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Nurturing Female Leadership in the Tech Industry Swati Mishra

Volume 4, 2016

By David Yu

Swati Mishra disagrees with the long-held stereotype that the tech sector is a male-dominated industry.

“Actually plenty of opportunities are available out there in the tech sector for women,” said the CEIBS MBA 2018 student. “It depends on how every individual pursues them and takes the challenges forward – it’s the same for men and women. The number of women in the workforce has been steadily increasing globally. We now have more diverse career choices than our mothers did. This change is quite visible in a developing country such as India.” 

Mishra earned an engineering degree from one of India’s leading tech institutes. After graduation she began her career in business intelligence and data analytics by landing a highly-coveted job with Tata Consultancy Services, where her career flourished. She delivered complex business intelligence solutions for major clients, handling projects with budgets upwards of 4 million British pounds and managing a 30-person, cross-functional team spread across multiple locations.

The responsibilities and challenges of managing such a diverse team allowed Mishra to hone her leadership skills. “I am a performance-driven individual with a strong inclination to establish and nurture relationships; I do enjoy my role as a leader,” she said. “As a female leader I bring ‘social sensitivity’ to the table. It is essential for managing a global and cross-functional team, and requires a team leader to have a high level of emotional intelligence in order to read the social contexts and cues of the team. A true leader must not be indifferent – you should know and understand what makes your team members happy and unhappy. This enabled me to earn a lot of respect from my team members who were both junior and senior to me.”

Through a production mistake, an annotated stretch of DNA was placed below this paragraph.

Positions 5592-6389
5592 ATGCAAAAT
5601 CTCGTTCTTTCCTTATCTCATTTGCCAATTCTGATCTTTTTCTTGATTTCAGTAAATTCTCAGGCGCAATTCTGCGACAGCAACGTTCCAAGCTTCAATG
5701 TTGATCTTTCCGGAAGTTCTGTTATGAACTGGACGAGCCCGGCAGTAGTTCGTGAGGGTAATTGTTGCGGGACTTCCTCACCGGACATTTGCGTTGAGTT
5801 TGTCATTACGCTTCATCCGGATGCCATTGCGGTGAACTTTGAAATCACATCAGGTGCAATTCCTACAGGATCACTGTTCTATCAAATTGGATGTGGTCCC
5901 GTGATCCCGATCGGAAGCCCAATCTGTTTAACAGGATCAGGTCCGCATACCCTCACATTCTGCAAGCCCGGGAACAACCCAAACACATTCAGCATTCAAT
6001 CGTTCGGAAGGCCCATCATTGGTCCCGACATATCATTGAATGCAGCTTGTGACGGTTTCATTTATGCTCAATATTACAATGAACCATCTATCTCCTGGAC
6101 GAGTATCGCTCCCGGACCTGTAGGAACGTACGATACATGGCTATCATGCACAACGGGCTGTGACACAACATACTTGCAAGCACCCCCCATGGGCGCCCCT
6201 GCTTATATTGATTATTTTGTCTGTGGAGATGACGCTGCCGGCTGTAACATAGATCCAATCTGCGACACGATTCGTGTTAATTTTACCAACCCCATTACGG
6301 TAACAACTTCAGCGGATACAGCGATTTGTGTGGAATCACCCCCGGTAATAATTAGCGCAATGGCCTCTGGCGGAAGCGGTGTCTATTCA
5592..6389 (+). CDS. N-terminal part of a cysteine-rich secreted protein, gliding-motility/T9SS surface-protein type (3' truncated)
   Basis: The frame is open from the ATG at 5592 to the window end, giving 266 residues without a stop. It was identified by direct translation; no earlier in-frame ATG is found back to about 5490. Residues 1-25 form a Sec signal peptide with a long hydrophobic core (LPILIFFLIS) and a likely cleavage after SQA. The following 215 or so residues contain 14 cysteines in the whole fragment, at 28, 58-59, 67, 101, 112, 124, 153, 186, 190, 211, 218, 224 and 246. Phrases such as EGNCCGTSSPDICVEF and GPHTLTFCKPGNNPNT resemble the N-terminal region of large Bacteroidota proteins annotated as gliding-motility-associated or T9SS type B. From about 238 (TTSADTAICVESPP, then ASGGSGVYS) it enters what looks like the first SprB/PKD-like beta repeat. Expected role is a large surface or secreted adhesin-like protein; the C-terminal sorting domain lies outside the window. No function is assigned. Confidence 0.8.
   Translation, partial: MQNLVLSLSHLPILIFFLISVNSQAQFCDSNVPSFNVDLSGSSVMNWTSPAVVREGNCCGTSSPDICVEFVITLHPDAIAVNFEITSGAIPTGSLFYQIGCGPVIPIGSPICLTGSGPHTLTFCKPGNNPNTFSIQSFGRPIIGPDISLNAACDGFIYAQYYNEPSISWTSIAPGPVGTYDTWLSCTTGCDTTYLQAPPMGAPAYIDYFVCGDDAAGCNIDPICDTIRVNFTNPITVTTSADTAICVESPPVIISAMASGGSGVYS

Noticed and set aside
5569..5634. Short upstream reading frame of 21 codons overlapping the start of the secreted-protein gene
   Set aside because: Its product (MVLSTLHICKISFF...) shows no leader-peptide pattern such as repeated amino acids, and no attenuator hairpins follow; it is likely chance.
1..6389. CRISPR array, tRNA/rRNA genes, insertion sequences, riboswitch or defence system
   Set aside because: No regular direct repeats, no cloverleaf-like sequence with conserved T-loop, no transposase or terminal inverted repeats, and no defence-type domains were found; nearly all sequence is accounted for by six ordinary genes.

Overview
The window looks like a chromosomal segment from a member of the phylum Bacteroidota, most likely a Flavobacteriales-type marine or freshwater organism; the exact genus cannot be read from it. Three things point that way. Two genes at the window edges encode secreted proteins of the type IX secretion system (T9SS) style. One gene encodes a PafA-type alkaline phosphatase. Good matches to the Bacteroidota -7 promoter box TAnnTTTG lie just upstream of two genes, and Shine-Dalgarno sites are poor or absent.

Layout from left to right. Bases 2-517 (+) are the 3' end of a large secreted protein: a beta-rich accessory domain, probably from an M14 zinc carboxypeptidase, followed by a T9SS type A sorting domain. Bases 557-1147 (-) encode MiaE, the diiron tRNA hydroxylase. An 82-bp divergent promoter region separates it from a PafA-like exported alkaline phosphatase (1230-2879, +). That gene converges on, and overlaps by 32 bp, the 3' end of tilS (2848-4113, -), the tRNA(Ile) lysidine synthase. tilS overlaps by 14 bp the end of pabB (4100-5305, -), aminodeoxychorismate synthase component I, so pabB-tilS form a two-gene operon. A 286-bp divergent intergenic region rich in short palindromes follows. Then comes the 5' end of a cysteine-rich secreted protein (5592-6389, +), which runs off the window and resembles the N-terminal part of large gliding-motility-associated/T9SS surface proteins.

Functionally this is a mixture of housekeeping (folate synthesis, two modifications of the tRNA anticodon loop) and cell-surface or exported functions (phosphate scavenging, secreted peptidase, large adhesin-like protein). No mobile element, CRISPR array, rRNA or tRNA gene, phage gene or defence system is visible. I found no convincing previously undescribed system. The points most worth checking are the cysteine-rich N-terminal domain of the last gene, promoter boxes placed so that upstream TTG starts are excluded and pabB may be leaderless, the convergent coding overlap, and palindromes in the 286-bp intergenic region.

Mishra believes that practicing participative leadership, which engages team members in becoming leaders themselves, can foster more innovation within a team. “When leading several projects at the same time I have to multi-task, entrust my team with the operational details, and give them the freedom to try and innovate,” she explains. “But I always took personal responsibility for any mistakes in front of the clients, which elevated the trust the team placed in me.”

After spending more than four years at Tata, Mishra left to join a business intelligence start-up where she was the only female. She led product innovation for two of the company’s major cloud products which generated 40% of its total annual revenue.

The leap into entrepreneurship gave her a new set of challenges. She had to learn how to switch from a process-oriented, task-assigned corporate leadership role to leading within a dynamic start-up venture with few processes and constantly changing responsibilities. This is what led her to enrol in the CEIBS MBA Programme. “I used to wear different hats at work every day – being a sales person, technical expert, project leader and client relationship manager,” she said. “These different roles actually made for a great learning experience. Since there are no assigned roles, leadership demands a proactive and action-driven approach which involves taking bold initiatives and risks. This is what I wish to learn here at CEIBS.”